Terry Graedon, PhD, is a medical anthropologist and co-host of The People’s Pharmacy radio show, co-author of The People’s Pharmacy syndicated newspaper columns and numerous books, and co-founder of The People’s Pharmacy website. Terry taught in the Duke University School of Nursing and was an adjunct assistant professor in the Department of Anthropology. She is a Fellow of the Society of Applied Anthropology. Terry is one of the country's leading authorities on the science behind folk remedies. .
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Would Peoples Pharmacy be interested in a non-traditional cure for colitis ?

While trying to get my LDL down to 70 with generic Lipitor (over 2 years), the best we could do was 85 -90. I read about Cocoa powder and began adding it to my breakfast drink. I added 1 HEAPING tablespoon of 100% Cacao Natural Unsweetened powder. I had LDL checked 2 months afterward and it was 68. Since then, now over 3 years, my LDL has been between 68-72. I was using Hershey’s (23 oz) ordered through Amazon. They stopped carrying it and I am using a slightly cheaper organic product also from Amazon with the same result.

I think it would be wonderful if true. A little chocolate can’t hurt.

I eat a small amount of dark chocolate (85 or 88% cocoa) every day and several months ago added 2 piled up teaspoons of raw cacao in a yogurt alternative and/or gluten free cereal. On June 2 I will have a chemical stress test and ECHO to determine whether the irregularities in my heartbeat is atrial fibrillation or something less serious. I am now in my nineties. In two previous stress tests several years ago (the second one after severe side effects from Atronel) I had no heart trouble.


This is the worst kind of “science” and does great harm not only to the discipline but potentially great harm to the consumers. I wish we would ALL stop this.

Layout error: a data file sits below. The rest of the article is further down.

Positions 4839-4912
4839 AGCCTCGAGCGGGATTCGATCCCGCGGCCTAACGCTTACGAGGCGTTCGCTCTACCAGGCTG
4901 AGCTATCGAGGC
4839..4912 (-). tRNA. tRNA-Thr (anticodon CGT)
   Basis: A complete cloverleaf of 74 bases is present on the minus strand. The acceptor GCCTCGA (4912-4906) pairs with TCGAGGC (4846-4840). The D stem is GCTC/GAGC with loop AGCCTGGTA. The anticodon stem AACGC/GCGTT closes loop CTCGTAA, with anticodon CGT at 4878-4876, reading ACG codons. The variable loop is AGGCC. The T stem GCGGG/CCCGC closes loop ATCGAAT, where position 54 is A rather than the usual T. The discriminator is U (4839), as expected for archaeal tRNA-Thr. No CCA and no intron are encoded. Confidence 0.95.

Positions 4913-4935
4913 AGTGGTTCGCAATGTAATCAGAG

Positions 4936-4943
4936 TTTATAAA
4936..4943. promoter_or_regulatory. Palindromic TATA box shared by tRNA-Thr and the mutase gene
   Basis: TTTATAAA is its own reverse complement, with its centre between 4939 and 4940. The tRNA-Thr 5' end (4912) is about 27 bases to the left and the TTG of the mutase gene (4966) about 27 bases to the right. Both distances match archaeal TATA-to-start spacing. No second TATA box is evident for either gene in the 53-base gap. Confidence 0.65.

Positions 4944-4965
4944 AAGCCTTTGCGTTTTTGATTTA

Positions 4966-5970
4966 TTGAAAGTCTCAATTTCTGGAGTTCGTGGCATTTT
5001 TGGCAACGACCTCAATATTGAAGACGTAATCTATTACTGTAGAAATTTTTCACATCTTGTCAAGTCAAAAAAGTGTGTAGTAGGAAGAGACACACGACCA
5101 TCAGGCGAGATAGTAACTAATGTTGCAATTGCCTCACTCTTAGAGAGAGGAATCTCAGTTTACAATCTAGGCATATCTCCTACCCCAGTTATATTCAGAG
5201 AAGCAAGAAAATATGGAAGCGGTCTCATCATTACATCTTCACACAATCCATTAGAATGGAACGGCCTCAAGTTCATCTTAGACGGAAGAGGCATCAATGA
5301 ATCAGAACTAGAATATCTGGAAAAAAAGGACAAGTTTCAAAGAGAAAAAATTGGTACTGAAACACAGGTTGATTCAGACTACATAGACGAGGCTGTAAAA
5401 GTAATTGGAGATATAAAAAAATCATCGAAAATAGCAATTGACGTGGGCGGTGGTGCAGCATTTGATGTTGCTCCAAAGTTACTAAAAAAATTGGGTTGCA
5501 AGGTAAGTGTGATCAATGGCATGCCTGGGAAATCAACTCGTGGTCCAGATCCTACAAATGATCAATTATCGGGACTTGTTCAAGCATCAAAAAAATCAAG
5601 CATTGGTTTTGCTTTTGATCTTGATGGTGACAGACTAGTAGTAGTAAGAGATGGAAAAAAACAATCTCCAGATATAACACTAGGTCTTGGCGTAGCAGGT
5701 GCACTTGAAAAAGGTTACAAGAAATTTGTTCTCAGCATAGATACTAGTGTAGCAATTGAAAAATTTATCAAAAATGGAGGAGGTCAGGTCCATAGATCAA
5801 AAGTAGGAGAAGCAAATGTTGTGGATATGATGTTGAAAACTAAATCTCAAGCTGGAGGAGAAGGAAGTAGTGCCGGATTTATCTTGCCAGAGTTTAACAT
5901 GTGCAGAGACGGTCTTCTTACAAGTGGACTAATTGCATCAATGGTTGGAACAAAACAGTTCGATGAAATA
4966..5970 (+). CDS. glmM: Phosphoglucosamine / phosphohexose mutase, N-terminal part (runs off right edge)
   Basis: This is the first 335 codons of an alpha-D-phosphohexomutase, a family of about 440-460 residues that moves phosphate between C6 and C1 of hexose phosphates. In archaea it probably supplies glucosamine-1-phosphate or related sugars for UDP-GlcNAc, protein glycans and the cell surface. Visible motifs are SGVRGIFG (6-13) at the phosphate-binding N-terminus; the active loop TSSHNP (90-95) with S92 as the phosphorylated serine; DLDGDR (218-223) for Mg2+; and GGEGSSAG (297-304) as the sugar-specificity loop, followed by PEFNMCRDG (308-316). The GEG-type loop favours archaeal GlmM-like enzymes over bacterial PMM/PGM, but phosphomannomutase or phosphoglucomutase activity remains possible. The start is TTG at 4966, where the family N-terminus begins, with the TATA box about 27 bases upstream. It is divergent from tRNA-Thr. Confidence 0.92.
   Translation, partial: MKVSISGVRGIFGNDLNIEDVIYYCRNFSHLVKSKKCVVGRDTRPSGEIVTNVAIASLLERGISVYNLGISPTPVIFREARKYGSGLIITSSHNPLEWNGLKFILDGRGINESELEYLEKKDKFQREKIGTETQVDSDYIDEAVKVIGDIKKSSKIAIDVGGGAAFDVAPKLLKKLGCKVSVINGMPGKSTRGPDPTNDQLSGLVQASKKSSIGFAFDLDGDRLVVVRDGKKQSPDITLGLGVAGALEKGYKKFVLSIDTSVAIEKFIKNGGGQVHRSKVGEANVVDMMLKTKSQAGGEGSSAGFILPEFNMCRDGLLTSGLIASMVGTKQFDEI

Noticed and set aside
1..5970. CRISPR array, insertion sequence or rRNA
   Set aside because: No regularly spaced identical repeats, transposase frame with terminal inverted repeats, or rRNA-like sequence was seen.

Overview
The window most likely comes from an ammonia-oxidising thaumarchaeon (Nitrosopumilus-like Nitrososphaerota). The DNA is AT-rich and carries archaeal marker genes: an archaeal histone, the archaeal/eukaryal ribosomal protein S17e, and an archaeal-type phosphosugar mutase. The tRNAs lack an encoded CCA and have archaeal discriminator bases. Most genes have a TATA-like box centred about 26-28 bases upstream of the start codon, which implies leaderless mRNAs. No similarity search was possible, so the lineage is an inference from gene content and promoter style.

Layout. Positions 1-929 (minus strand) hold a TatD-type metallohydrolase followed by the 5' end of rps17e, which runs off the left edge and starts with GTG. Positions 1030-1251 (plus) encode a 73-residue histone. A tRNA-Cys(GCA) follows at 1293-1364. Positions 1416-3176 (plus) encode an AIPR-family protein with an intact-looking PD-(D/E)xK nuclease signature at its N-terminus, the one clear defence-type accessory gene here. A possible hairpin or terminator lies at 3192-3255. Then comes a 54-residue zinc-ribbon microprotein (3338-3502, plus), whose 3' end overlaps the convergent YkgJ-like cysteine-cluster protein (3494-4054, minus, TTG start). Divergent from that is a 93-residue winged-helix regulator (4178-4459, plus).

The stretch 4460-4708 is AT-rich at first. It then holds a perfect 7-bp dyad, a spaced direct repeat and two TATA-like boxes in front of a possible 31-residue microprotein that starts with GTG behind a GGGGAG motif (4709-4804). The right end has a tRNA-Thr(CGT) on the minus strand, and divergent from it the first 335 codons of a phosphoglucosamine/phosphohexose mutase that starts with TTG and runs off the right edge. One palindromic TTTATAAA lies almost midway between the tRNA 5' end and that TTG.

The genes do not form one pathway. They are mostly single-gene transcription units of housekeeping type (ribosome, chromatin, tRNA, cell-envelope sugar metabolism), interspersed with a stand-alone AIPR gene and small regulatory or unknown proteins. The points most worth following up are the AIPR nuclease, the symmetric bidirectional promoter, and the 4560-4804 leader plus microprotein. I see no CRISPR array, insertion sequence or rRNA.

Peoples Pharmacy states: ” The volunteers were not asked whether they were eating dark or milk chocolate, but dark chocolate is more popular in Denmark…”

After reading the referenced research article, I found milk chocolate, not dark chocolate, is more popular in Denmark. I quote the article in two places.

“…The questionnaire did not differentiate between milk and dark chocolate, but most chocolate consumed in Denmark has a minimum of 30% cocoa solids…”

“…However, most of the chocolate consumed in Denmark is milk chocolate. In the European Union, milk chocolate must contain a minimum of 30% cocoa solids and dark chocolate must contain a minimum of 43% cocoa solids; the corresponding proportions in the USA are 10% and 35%…”

This suggests that, I could consume 0.3 ounces of cocoa, and have the same effect as chocolate having 30% cocoa solids. .

One can simply add a scoop of dark chocolate cooking powder, natural, to their coffee. Sugar is evil. Tooth decay is the number one disease in the entire world. You do not have to have sugar with your dark chocolate. There is sugar-free dark chocolate available. Sugar causes cross-linking of your proteins

Drinking cocoa has more flavanols than eating the candy.

I’ve noticed more dark chocolate available at local groceries; if not, I ask where to find it. One can start with 70% bars and gradually move up to 85%, 90%. Palatability may depend on how much other added sugars we are used to consuming; please be aware that these added sugars INCREASE heart disease risk. So learning to enjoy any foods with less added sugars its own benefit.

Due to this research you cite here and other, I eat %100 cocoa in milk daily, no added sugars. Drinking this as I type.

Eat more dark cocoa; the food of New World royalty, before Europeans found it. An all-American food!

My wife and I eat cacao every day – nothing but lightly processed cacao bean. The only ingredient is: organic cacao nibs.